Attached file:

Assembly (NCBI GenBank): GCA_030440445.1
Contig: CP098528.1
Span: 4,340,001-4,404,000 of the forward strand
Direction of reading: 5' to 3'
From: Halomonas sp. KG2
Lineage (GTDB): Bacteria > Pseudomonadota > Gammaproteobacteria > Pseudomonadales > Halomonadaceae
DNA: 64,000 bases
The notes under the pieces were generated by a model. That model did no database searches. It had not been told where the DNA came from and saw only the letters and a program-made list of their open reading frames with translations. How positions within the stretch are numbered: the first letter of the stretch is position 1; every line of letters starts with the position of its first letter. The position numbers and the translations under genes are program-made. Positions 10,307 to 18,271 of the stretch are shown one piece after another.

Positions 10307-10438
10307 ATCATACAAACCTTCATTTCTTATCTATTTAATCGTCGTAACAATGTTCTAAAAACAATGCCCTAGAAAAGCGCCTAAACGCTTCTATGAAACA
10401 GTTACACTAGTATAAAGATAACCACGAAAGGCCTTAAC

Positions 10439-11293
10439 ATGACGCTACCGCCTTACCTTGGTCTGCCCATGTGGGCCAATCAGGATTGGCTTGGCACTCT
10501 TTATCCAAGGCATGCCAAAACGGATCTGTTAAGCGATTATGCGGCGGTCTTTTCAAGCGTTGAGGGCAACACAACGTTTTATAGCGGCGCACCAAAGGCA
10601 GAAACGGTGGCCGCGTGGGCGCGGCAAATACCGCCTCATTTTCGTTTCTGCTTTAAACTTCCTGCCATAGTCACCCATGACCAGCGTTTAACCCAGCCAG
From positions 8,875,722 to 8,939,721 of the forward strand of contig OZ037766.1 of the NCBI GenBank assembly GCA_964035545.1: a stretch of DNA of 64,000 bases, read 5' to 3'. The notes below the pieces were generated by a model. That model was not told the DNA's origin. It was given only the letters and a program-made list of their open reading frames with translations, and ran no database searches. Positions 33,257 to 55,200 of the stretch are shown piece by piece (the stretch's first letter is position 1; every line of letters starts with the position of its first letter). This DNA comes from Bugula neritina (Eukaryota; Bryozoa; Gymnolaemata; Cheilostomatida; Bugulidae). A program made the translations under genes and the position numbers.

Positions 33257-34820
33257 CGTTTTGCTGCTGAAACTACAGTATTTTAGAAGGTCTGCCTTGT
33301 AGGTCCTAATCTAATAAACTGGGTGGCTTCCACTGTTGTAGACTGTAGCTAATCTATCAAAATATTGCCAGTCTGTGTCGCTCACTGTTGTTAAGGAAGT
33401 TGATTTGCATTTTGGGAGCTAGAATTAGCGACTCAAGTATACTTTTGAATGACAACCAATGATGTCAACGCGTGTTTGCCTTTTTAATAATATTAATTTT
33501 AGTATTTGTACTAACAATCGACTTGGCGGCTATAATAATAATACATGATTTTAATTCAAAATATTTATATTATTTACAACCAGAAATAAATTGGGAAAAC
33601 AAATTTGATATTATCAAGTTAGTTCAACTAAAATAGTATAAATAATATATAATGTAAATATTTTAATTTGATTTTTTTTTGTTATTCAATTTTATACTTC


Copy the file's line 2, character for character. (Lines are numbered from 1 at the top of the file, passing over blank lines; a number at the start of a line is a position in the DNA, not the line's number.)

Contig: CP098528.1